There are apparently just four models available in that size, and they all seem to be manufactured by the same Chinese suppliers.

I opted for the KitchenAid version, with a convection option in one of the ovens, and a bread proofing feature in both upper and lower ovens. The bread proofing feature, while appealing in concept, proved to be less appealing in reality. The lowest temperature I can achieve appears to be a bread-hot 100 degrees Fahrenheit.

The convection feature, on the other hand, may prove to be a winner, once I adjust my cooking habits to the new, lower temperature range of convection cooking. Again, experimentation. Which leads to...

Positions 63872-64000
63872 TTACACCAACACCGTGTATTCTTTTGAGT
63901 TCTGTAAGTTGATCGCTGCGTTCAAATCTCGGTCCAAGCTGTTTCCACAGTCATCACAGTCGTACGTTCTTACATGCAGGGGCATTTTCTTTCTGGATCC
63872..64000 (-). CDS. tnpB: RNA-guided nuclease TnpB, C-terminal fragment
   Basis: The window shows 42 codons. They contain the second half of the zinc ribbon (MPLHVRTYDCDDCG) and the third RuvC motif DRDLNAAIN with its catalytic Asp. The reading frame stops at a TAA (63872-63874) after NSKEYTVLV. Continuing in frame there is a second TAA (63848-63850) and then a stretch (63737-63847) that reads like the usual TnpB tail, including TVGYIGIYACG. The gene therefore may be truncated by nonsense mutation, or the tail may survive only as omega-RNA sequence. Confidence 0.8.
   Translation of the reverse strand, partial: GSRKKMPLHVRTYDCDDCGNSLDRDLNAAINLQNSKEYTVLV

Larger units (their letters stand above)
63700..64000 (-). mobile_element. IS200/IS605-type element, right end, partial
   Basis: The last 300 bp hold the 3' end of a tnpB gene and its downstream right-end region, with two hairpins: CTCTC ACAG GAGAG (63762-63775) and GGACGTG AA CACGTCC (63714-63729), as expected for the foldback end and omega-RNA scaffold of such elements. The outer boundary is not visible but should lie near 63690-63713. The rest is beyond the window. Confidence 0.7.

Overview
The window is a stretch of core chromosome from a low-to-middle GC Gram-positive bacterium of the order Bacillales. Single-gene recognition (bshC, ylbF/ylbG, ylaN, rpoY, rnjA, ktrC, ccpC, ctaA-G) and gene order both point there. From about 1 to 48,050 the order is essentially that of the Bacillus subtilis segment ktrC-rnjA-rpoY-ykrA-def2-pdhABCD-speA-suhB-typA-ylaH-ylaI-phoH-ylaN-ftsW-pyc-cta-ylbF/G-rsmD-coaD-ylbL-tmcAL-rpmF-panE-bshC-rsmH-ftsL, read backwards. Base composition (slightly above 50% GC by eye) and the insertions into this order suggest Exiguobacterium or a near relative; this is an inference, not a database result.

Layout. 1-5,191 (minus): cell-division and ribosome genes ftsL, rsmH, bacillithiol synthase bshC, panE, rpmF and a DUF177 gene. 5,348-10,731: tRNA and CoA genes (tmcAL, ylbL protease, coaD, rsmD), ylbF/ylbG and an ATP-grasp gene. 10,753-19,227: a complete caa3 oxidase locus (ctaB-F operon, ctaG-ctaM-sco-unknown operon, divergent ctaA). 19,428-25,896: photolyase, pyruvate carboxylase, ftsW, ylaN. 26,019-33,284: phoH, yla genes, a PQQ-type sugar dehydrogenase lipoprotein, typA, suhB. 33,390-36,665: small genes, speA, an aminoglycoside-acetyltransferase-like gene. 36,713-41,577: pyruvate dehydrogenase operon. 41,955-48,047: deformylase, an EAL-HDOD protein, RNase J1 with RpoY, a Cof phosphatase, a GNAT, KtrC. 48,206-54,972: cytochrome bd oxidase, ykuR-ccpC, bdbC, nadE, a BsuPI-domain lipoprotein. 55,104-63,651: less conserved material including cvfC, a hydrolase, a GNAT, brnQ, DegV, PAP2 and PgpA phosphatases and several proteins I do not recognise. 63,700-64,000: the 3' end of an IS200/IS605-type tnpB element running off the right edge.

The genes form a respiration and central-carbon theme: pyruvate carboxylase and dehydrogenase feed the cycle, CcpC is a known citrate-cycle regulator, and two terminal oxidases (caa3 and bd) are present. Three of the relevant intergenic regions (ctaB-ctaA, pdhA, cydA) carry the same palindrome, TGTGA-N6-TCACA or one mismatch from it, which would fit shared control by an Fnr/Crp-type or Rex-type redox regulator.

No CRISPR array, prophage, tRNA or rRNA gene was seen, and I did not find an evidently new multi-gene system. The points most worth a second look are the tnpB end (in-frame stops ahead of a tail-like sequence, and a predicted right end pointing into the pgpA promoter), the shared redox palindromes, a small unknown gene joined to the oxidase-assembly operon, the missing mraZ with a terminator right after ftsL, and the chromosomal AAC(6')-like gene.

The Birth of the Blog

In order to manage the complications thrown in my bread baking ways by each of these two jolts, I have created this blog/app.

Over time, I hope to compile a detailed record of the many variations I make to the recipes from, among other resources, the Della Fattoria book.

I hope to be able to continue baking the Della Fattporia Pain de Campagne, Seeded Wheat, and Semolina breads, with flour I milled. But as I have learned and am learning, baking with home-milled flour is very different from baking with commercially milled flour.

Navigating through this new (at least to me) world of bread baking, and adjusting my process and the recipes accordingly, is the goal, and inspiration, for The Bread Bakery.